Diffusion weighted datasets 1 and 2 were preprocessed in order to correct for image shift and geometric distortions arising from eddy currents induced by diffusion gradients using the FMRIB's Diffusion Toolbox available in FSL (Jenkinson et al., 2012). The estimated transformation matrices were used to rotate the diffusion gradient directions accordingly (Leemans and Jones, 2009) and perform corrections for the corresponding signal magnitude by a normalization using the determinant of the Jacobian matrix. Manual segmentation of the averaged non-diffusion-weighted (i.e., pure T2-weighted or b0) volumes was performed to obtain white and gray matter masks. Affine registration (12 degrees of freedom) from dataset 1 to dataset 2 was performed using the FLIRT toolbox (Jenkinson and Smith, 2001; Jenkinson et al., 2002) available in FSL. That was done to make sure, mainly, that differences in susceptibility distortions and, secondly, minor changes in the tissue sample size and shape (due to e.g., expansion with temperature change) were corrected. The SNR of the two datasets was calculated as the mean divided by the standard deviation of the b0 signal in each voxel. Mean SNRs were 27.2 and 32.7, for dataset 1 and dataset 2, respectively, with a standard deviation of 12 and 13.2. For white matter, the mean SNR was 19.4 (std = 6.7) and 24.2 (std = 8.1) in the two datasets respectively. For gray matter, the mean SNR was of 33.5 (std = 11.7) and 41.6 (std = 11.6) in the two datasets, respectively.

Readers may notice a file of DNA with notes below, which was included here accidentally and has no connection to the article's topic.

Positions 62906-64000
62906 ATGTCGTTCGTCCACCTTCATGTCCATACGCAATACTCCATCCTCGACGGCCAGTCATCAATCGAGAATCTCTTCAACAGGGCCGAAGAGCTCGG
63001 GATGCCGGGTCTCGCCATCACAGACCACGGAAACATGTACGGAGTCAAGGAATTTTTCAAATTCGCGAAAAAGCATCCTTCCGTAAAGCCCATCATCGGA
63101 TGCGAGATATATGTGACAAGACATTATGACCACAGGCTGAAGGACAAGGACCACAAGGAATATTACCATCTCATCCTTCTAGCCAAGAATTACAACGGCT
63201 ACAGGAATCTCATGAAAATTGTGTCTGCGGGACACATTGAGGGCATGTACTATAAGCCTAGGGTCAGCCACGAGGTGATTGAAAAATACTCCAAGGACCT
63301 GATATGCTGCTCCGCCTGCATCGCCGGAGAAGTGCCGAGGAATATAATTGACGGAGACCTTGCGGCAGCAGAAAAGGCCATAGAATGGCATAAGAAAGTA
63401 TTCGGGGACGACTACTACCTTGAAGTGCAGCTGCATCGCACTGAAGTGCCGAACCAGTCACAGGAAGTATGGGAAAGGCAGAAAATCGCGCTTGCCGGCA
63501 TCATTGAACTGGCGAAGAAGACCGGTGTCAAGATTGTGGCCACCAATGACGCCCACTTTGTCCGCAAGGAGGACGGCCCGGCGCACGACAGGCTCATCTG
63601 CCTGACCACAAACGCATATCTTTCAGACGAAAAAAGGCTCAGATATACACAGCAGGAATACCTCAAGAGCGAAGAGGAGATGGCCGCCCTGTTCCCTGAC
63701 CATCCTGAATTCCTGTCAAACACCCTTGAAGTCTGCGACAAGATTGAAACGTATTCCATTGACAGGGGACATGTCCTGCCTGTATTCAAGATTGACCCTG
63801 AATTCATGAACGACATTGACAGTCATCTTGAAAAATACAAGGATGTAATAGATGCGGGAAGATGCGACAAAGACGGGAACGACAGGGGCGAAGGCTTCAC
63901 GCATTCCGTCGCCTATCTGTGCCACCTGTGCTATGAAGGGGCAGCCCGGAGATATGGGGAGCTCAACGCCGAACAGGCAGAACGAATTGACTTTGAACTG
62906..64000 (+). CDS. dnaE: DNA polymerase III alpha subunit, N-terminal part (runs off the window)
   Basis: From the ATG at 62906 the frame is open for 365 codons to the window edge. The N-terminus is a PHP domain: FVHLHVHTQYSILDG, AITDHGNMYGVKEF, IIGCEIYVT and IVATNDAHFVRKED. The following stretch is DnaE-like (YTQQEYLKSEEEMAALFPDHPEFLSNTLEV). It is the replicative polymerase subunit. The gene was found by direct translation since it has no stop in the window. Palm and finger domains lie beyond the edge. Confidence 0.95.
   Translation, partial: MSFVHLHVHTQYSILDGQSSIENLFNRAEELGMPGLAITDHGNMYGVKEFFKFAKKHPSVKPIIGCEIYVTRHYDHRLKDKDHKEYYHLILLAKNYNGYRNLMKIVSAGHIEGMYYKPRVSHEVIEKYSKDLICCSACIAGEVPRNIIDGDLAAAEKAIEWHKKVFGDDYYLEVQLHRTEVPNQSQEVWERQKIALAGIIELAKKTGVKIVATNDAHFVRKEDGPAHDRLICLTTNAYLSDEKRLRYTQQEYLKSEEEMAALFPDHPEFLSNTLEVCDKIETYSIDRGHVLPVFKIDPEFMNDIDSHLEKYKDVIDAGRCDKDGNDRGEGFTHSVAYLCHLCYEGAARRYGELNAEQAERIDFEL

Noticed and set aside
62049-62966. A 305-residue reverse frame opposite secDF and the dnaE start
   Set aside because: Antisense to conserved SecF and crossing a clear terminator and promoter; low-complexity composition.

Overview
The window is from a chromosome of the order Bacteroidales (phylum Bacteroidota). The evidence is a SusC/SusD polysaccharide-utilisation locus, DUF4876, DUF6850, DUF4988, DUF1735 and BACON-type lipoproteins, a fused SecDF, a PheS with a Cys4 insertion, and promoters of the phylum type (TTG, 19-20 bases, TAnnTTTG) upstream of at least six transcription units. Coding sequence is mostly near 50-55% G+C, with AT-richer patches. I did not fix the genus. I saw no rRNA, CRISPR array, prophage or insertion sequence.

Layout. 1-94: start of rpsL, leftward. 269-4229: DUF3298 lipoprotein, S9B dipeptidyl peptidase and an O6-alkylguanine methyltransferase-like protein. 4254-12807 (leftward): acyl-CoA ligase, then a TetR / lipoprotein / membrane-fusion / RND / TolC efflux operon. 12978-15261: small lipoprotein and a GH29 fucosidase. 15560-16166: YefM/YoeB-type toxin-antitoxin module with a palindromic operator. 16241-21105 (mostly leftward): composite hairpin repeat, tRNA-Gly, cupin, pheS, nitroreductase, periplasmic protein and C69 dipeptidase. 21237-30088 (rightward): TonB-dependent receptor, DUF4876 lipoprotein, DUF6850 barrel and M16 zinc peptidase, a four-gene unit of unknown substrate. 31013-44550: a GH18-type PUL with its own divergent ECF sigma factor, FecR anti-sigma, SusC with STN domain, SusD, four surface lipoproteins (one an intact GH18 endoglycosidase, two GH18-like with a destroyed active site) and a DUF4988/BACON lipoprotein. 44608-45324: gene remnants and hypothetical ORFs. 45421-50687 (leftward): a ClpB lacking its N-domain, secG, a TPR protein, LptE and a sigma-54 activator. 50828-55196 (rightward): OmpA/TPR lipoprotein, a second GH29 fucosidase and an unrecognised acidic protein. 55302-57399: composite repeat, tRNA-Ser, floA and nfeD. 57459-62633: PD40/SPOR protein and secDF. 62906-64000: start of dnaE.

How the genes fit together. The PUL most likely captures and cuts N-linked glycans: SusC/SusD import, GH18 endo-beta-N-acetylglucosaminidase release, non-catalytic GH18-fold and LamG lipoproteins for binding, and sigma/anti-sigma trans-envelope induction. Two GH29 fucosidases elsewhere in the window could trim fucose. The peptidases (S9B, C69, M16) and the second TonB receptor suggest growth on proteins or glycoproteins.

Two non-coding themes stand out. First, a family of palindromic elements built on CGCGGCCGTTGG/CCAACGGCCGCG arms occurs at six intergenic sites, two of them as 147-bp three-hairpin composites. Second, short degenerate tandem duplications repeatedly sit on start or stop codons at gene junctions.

After MRI scanning, the block was cut in half, with the cutting plane approximately parallel to the xy plane of the scan. The anterior part was sectioned at a slice thickness of 60 μm using a microtome (Supercut 2050, Reichert–Jung) equipped with a freezing stage (Frigomobil, Leica Microsystems, Wetzlar, Germany). In order to improve orientation within the sliced tissue material later on, blockface photos were taken every second slice, as in Choe et al. (2011). This procedure resulted in 343 sections, from which every 5th was stained for myelin using the Gallyas method (Gallyas, 1979), giving 69 myelin stained sections for analysis. Furthermore, every 20th slice was stained for cell bodies with cresyl violet to allow for laminar and areal classification by cytoarchitecture. The sections stained for myelin were digitized using a high-resolution microscope setup (AxioImager Z1, Carl Zeiss AG, Oberkochen, Germany) equipped with a motorized stage and high resolution camera (Axiocam HRm, Carl Zeiss AG, Oberkochen, Germany). Images were obtained at 50x magnification and assembled using the MosaiX recording technique (Carl Zeiss AG, Oberkochen, Germany). The resulting images were monochrome at 8 bit depth and a pixel resolution of 1.3 μm. Based on the anatomical descriptions provided by Von Economo and Koskinas (1925) and Sanides (1962), the analyzed tissue was identified as primary motor and lateral premotor cortex on the basis of its cytoarchitecture. Likewise, the analysis of the myelin stained sections confirmed our cytoarchitectonic classification using the criteria provided by Nieuwenhuys (2013) and Vogt (1910). Subsequently cortical layers were delineated on both a cytoarchitectural and myeloarchitectural basis. To align digitized 2D histological sections with the 3D dMRI data, the alignment procedure described in Seehaus et al. (2013) was used.